“There are many ways to identify a bubble. The one I like best is to eyeball the self-importance of its participants and their tendency to congregate in cultish packs; make inflated claims about the revolutionary nature of their ideas; and assume that anyone who criticizes it “doesn’t get it.” — Heidi N. Moore, “We Have a Social Media Bubble,” New York Times
There’s an old saying about how the only people who made real money in the gold rush were the people who sold picks and axes. I’ve heard that claim bandied about by people looking at mommyblogging as a business, and though I’ve always felt there’s a little bit of truth to it, I am hesitant to dismiss the significance and business potential of building a large following online. It seems to me that, if you know what you are doing, anybody can turn a good amount of attention into a profit. It just takes a little ingenuity and talent, and for many people I think there could be a solid future in building that type of business.
That said, it’s getting harder and harder for me to not view the enthusiasm and faith in social media in general as being a reminiscent of an economic bubble. And if social media is susceptible to a bubble, then it seems to me that mommyblogging for cash is in even worse shape, what with the fact that most participants cannot continue in it longer than they have young children about whom to write.
The central argument for social media (in general) being a bubble at present concerns the ridiculously high valuation of a privately funded company that doesn’t disclose financial records (Facebook), and its trickle-down effect on other related social media start-ups that have not demonstrated any value to speak of. That venture capital can be thrown at social media companies left and right, using Facebook as a model for what social media might become, is really familiar: it’s what happened with the dot com bust in the late 1990s. Google emerged from that bubble an extremely powerful and valuable corporation, but many of the others who were strongholds back then are now gone. Who is to say the same thing won’t happen now, with Facebook at the helm and everyone else out of business?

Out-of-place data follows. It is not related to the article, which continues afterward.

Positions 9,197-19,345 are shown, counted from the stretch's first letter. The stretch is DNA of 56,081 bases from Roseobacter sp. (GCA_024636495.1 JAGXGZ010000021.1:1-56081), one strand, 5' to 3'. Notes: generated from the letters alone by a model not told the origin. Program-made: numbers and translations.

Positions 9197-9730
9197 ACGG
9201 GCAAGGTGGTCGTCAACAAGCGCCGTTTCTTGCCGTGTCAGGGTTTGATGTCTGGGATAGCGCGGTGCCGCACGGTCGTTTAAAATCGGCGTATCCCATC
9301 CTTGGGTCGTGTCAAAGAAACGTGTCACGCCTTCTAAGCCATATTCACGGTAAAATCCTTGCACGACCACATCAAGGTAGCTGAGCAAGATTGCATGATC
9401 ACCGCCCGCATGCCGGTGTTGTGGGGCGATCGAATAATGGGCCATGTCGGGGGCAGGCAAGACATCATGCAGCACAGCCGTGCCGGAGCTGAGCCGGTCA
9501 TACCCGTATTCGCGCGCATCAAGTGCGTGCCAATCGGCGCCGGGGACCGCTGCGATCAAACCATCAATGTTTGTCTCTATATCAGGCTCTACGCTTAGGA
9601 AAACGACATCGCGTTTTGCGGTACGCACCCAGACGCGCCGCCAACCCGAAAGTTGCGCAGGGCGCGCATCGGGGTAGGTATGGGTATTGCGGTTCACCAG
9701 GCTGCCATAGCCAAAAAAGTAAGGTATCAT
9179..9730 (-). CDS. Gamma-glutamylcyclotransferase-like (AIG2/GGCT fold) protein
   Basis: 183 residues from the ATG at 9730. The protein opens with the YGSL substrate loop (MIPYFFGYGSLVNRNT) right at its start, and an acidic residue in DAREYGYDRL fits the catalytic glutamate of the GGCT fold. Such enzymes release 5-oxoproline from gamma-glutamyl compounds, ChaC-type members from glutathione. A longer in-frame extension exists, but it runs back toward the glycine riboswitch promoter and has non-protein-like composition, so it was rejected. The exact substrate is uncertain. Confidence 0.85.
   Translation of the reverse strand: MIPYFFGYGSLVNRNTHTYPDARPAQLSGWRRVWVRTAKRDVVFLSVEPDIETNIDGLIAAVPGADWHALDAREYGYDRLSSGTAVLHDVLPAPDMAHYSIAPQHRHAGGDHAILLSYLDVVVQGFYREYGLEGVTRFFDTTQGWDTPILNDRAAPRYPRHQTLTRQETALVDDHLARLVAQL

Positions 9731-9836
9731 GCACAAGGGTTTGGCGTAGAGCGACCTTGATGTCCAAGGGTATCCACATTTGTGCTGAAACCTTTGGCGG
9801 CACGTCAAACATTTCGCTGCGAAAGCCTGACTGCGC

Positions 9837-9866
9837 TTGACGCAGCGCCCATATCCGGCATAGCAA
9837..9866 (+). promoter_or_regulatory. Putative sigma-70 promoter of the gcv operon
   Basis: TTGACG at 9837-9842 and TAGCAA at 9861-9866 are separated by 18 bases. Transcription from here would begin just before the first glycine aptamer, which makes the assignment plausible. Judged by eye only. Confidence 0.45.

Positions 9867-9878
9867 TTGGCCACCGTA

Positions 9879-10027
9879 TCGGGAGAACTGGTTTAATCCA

This inevitably makes me think about mommyblogging and its monetization. There are a few entities that have proven track records when it comes to driving commerce, and there are pockets of influence where working with (I think mostly smaller) brands seems to have actually worked for all participants. But for the most part I’m wondering how long this can last — how long can sponsored posts be placed on barely trafficked blogs for pricetags in the thousands of dollars? How long will companies feel they need to pay “ambassadors” for information about what moms like, when they can just collate the information available from the thousands of blogs that are out there already? And how long, most importantly, will companies keep paying “social media consultants” to tell them how to engage with their consumers, particularly once they have figured out the landscape themselves and hired far more proficient people to serve as their in-house social media advisors?
I’ve started to think there might be a little bit too much faith in the traditional means of making money through mommyblogging — sponsored posts, brand ambassadorships, display ads, conference and event planning — all of these things have a short shelf life and a questionable future for people who are moving into their post-childbearing years. Are you going to be hired as a Lansinoh mom board consultant when your kids are starting to have their own children? It seems unlikely.
I think the only safe way to make a living — using social media or otherwise — is to figure out the thing that you are best at, that nobody else can do, and figure out a way to market it. And the thing about being a mother (or parent) is that it is the opposite of that — it exists as a coveted demographic precisely because nearly everyone (in some shape or form) can do it.